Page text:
Comparative Regional-level Analysis of Complete Child Immunization in Ghana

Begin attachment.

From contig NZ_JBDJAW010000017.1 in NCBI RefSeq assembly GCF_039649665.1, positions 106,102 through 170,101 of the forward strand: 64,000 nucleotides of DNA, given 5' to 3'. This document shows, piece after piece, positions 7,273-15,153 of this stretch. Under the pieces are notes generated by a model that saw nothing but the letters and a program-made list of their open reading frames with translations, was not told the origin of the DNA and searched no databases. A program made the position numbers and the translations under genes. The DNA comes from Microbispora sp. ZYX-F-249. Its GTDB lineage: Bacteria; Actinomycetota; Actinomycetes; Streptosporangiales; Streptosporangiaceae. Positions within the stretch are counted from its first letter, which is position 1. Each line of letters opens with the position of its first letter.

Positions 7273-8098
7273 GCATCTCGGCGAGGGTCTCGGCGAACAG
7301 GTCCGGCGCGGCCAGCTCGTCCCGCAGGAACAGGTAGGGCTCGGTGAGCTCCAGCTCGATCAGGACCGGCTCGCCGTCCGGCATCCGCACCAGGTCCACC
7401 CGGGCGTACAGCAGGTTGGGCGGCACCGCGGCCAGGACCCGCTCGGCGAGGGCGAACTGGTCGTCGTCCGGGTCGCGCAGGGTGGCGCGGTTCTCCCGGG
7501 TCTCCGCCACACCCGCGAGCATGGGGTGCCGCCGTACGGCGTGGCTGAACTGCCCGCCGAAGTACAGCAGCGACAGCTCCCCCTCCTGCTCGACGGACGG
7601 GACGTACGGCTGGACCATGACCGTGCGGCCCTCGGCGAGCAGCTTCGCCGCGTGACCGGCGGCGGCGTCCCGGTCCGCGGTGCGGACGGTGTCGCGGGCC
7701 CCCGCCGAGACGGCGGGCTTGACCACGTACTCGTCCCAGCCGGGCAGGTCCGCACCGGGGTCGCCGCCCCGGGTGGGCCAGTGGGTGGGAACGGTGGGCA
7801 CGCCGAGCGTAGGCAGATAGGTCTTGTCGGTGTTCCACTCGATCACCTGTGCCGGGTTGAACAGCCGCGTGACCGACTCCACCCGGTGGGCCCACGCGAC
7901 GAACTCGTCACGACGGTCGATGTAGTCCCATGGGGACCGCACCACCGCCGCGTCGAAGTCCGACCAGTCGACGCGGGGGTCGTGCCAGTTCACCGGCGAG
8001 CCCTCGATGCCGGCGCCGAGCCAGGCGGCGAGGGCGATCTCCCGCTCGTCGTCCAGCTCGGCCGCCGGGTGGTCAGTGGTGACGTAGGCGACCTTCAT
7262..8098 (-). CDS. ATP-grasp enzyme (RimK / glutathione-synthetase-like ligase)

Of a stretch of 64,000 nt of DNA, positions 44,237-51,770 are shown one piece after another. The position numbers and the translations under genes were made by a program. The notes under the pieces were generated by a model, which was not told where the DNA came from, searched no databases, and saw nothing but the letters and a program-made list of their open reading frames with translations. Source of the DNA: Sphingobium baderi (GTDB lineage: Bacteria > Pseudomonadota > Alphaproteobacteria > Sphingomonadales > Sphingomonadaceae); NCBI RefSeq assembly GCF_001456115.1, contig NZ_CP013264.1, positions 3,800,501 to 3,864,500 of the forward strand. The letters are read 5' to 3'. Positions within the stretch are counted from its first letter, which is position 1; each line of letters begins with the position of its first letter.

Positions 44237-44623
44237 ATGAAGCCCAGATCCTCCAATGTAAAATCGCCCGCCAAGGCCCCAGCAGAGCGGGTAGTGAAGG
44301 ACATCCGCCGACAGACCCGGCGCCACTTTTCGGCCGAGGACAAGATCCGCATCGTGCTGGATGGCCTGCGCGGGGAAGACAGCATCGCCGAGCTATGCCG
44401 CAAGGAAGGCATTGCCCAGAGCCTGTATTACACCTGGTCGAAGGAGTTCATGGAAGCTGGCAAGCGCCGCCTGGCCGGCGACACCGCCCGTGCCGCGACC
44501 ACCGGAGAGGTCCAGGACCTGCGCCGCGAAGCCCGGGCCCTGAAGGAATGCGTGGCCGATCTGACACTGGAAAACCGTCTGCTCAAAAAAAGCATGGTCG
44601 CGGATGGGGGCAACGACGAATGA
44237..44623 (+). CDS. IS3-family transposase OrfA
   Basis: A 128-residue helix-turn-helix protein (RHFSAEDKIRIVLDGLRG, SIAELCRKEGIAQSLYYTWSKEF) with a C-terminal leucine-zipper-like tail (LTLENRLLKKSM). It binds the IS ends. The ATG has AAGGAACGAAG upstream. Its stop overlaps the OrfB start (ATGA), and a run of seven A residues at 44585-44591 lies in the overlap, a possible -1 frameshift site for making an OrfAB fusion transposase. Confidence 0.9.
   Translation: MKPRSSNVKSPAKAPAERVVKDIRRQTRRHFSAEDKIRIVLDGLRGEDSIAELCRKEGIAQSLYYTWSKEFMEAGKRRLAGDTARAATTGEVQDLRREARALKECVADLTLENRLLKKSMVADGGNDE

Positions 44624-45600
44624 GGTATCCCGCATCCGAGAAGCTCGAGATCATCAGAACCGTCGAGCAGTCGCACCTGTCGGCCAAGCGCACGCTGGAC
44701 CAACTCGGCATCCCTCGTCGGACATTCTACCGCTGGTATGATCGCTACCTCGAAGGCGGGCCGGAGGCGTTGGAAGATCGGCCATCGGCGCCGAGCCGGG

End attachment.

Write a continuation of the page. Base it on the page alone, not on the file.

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Background: Achieving complete child immunization is a rare phenomenon in developing countries, however, even in the face of abject poverty and extreme deprivations, two regions in Ghana (PDRs) have thrived to do so. Effectively addressing variations in coverage among the regions, to inform immunization strategies in Ghana and elsewhere, requires understanding of such regions. Objective: Comparing the PDRs with each other, and with the other eight regions, the study investigated if there were regional-level characteristics that were unique to the PDRs, and that differentiated them from the other eight regions. Methods: With women response rate of 96.5%, a two- stage design was adopted. The first stage was analysis of data on 542 children (12-23months), to calculate the dependent variable complete/incomplete immunization" and then to compute the rate of complete immunization for each region. The second stage was cluster analysis of the regional-level factors, with the dependent variable. Results: Findings showed that besides complete child immunization rates of over 90%, the PDRs were also unique on frequent use of maternal health facilities, and on high maternal health care decision. However, exploratory hierarchical cluster analysis, applying squared Euclidean Distance, as the similarity measure, revealed not homogeneity, but great heterogeneity, in the socio-demographic composition and health care services availability-and-use characteristics of the PDRs. Conclusions: With evidence from the PDRs, it concluded that even with the poorest of all regions, with very disparate characteristics, it is possible to achieve high immunization coverage. Nevertheless, the GDHS data do not help to develop hypotheses to explain why the PDRs are positive deviant.